This concise handbook targeted at Linux administrators and virtualization enthusiasts is ideal for professionals wanting an easy-to-navigate reference when working with Xen and virtualization. It offers bite-sized practical walkthroughs and experiential solutions for many common virtualization tasks using Xen. Using Fedora Core as host operating system, it shows how to add Xen support and create guest domains running different operating systems, then dissects a range of common virtualization tasks. Originally developed in 2003 at the University of Cambridge Computer Laboratory, Xen is an open-source paravirtualization technology allowing multiple operating systems to run on one physical hardware resource with near native performance. Xen supports several operating systems-Linux, FreeBSD, Windows, and NetBSD. There are now commercial versions of Xen that build on of the open-source version with additional enterprise features; this book explores and uses the open-source version of Xen.
|Product dimensions:||7.50(w) x 9.25(h) x 0.32(d)|
Most Helpful Customer Reviews
This book helped me a lot when I started playing with Xen recently. I come from the vmware world and am used to the ease of use. So xen was a pain when i tried it. The docs are sketchy and not at all helpful. This book systematically walked me through the things that I need to be aware of with Xen. It does not cover all the topics, but the coverage in this book is more than enough to get you into Xen. If you are comfortable with linux ad are looking to get into xen, this is a great starting point.
At the simplest level, the book could have been graced with better figures. Most of these are screen captures of terminal windows, showing the output from running various commands. Problem is, the capturing was too low resolution. The images are fuzzy, compared to the regular text. To some readers, this is no big deal. But to others, it might appear sloppy. The book appears to be a little skimpy on all that Xen can do. Perhaps you can best treat it as a first course in using Xen. And to be fair to the author, the title does indeed opine 'fast'. The descriptions of what to do are straightforward. You shouldn't have any trouble with these. Some readers might say that you can get the gist of this from the documentation that comes with Xen. But typically, such documentation is sparse, and this book must surely be more readable. One side benefit from using the book is that it introduces you to other open source packages, like NetBSD or CentOS. It is nice that Xen provides a hypervisor wrapper capable of simultaneously running these as 'client' systems.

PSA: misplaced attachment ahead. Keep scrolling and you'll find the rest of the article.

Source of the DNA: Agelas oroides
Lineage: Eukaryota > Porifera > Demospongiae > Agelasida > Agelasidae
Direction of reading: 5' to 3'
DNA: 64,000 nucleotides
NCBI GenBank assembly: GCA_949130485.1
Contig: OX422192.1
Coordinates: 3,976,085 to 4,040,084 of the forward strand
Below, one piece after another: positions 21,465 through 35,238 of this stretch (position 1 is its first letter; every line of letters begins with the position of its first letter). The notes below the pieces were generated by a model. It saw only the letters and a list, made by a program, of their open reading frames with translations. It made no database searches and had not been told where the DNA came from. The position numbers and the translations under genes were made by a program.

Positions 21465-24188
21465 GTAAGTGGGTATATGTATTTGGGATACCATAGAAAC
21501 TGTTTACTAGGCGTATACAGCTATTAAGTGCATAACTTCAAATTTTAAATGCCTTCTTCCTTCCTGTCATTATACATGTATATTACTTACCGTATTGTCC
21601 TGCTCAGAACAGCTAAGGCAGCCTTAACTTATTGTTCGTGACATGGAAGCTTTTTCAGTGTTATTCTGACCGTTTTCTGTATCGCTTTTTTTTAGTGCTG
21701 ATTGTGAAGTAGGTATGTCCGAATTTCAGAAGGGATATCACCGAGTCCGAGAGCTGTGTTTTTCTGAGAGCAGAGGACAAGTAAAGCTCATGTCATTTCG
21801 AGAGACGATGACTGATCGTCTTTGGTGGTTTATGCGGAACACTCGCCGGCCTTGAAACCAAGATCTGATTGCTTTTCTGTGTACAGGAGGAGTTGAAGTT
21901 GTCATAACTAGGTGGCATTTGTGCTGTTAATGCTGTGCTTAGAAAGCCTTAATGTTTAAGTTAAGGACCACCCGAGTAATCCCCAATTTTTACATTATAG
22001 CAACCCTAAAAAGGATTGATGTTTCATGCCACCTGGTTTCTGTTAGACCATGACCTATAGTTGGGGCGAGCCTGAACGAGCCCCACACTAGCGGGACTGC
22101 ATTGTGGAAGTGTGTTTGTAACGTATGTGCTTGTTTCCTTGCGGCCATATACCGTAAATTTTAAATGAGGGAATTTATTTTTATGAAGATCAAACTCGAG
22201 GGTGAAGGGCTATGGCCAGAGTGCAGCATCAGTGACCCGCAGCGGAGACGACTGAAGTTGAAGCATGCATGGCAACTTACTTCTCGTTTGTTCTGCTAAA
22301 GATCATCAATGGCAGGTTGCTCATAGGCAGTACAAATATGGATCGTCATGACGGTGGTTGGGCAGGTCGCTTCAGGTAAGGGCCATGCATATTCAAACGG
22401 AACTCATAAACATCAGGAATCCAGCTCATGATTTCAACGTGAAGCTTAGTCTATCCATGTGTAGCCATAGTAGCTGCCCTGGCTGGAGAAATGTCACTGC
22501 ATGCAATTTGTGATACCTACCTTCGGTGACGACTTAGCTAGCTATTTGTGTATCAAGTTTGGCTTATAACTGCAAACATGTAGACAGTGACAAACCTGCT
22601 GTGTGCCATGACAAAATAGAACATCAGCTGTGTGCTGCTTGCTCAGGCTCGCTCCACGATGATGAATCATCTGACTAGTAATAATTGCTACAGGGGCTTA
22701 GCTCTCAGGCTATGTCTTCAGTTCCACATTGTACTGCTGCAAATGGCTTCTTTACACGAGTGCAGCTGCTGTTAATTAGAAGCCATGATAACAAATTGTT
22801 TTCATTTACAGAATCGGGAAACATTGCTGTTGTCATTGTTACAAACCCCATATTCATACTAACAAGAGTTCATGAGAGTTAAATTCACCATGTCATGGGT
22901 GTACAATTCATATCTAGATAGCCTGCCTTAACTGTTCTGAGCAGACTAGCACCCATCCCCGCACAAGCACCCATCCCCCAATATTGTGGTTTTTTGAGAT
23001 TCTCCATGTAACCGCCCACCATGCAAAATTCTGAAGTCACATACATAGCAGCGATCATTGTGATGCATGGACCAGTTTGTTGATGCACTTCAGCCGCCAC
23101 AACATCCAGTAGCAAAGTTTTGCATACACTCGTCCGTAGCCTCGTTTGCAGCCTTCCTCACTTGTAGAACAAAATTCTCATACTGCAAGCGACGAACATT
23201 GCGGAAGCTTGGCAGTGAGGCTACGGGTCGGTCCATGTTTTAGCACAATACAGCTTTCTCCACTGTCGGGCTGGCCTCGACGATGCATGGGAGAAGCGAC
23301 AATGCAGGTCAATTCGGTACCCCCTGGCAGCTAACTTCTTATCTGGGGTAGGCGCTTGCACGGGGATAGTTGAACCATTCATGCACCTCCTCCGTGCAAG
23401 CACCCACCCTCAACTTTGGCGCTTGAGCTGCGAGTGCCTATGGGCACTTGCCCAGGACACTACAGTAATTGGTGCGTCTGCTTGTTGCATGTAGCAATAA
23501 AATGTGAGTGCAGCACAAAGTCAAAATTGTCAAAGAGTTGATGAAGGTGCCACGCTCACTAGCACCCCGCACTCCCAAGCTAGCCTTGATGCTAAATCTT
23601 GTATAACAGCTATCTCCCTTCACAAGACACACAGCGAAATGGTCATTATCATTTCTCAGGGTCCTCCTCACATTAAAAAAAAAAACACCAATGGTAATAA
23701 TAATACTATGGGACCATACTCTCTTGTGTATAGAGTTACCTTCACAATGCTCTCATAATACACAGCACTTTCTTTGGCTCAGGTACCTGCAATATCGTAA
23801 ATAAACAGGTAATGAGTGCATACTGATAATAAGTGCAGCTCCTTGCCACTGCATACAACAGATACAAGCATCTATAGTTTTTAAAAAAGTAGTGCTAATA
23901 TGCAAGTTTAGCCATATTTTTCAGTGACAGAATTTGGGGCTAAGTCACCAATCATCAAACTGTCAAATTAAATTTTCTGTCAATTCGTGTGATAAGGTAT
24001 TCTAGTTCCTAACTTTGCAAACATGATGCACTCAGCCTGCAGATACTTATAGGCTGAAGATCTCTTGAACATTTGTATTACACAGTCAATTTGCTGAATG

Res 10 ~ Forest Map / Here <P> Res 11 ~ Pine Forest ( Very Thick. It is harder fpr bigger dogs to get through. Many creatures a running about under neath its shelture. Rabbitts, Mice, Chipmunks, Some birds) <P> Res 12 ~ Forest ( This forest is not a think and doesnt have as many Pine trees. There are some good prey here. ) <P> Res 13 ~ Feild ( This felid is and open place with tall grass. It has rabbitts running around out of there hole because the feel safe. You might find some deer too. ) <P> Res 14 ~ The Lake (It is pretty big. It has tons and tons of fish in it. You might see some prey. But this pond has nice cool water for those hot days. This pond freezes during wintee tho.) <P> Res 15 ~ The River (This River flows right into the lake.) <P> Res 16 ~ Sun Stones (These big flat rocks are nice to lay on when you are wet or cold. [But only on nice warm days. Not during winter.] This is a sunny spot, you might see some mice and voles basking in the sun.) <P> Res 17 ~ End of Feild (Border!) <P> Res 18 ~ Edge of Pine Forest (Border!) <P> Res 19 ~ Longpaw path (Border! This is a side walk. But this is a border! Longpaws might be seen with there leashed dogs. But stay away from the longpaws!) <P> Res 20 ~ Nameing Ceromnys (They will be done at res twenty. Sorry if I miss spelled some things.) <P> Res 21 ~ Info Map <P> Thanks!!! ~ Luna